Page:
in "The Next Big Blue-Collar Job Is Coding" 8 fev 2017

E pegando no proletariado, chegamos ao NYT de hoje: o problema não é tecnologia, bots ou AI, mas o que fazemos com eles. Impossível discordar:

President Barack Obama warned that "the next wave of economic dislocations won’t come from overseas. It will come from the relentless pace of automation that makes a lot of good middle-class jobs obsolete."

Blaming robots, though, while not as dangerous as protectionism and xenophobia, is also a distraction from real problems and real solutions.

The rise of modern robots is the latest chapter in a centuries-old story of technology replacing people. Automation is the hero of the story in good times and the villain in bad. Since today’s middle class is in the midst of a prolonged period of wage stagnation, it is especially vulnerable to blame-the-robot rhetoric.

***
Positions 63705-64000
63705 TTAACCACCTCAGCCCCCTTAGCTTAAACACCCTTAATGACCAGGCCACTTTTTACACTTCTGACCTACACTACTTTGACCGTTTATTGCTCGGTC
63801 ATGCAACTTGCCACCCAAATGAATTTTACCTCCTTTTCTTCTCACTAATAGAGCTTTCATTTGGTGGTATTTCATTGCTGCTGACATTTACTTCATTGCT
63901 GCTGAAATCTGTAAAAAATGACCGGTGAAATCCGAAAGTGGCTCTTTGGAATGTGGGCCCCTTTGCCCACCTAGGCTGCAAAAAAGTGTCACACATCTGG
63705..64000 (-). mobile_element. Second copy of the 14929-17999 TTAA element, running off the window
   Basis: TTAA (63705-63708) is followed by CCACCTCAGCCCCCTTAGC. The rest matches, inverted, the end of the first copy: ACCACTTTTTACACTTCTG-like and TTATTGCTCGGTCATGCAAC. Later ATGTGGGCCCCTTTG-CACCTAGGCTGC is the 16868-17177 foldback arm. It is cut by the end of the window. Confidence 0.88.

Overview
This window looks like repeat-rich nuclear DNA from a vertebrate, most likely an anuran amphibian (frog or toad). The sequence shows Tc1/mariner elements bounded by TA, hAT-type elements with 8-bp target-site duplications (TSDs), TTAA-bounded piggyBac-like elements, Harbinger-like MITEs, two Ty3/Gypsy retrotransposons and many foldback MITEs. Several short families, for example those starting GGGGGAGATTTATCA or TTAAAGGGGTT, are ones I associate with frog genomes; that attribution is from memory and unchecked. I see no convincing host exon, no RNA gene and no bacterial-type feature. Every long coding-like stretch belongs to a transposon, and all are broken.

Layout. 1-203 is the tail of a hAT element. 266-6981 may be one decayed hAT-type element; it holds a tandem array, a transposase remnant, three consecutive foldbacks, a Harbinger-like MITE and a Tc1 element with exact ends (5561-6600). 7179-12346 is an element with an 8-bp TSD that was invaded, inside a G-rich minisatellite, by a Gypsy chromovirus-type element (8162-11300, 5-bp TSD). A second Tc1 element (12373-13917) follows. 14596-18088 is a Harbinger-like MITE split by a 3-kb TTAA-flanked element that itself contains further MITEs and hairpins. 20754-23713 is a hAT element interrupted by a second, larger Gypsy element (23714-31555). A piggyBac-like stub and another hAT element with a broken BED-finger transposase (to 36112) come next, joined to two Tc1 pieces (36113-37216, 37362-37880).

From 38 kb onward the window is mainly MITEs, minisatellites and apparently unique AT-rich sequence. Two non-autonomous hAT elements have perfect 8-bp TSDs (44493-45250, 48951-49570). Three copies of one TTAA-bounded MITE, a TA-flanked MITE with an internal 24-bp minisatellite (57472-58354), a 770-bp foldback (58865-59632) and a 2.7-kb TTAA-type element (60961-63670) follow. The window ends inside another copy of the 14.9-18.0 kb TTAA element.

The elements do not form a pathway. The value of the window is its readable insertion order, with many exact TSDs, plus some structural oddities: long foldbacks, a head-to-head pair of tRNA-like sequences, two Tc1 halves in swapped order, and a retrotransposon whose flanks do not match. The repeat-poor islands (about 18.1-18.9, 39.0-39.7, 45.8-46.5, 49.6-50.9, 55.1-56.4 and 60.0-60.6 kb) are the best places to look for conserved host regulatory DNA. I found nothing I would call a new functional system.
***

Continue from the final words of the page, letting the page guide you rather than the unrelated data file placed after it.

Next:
While breakthroughs could come at any time, the problem with automation isn’t robots; it’s politicians, who have failed for decades to support policies that let workers share the wealth from technology-led growth.
in "No, Robots Aren’t Killing the American Dream" 20 fev 2017

Economic history shows that automation not only substitutes for human labor, it complements it. The disappearance of some jobs and industries gives rise to others.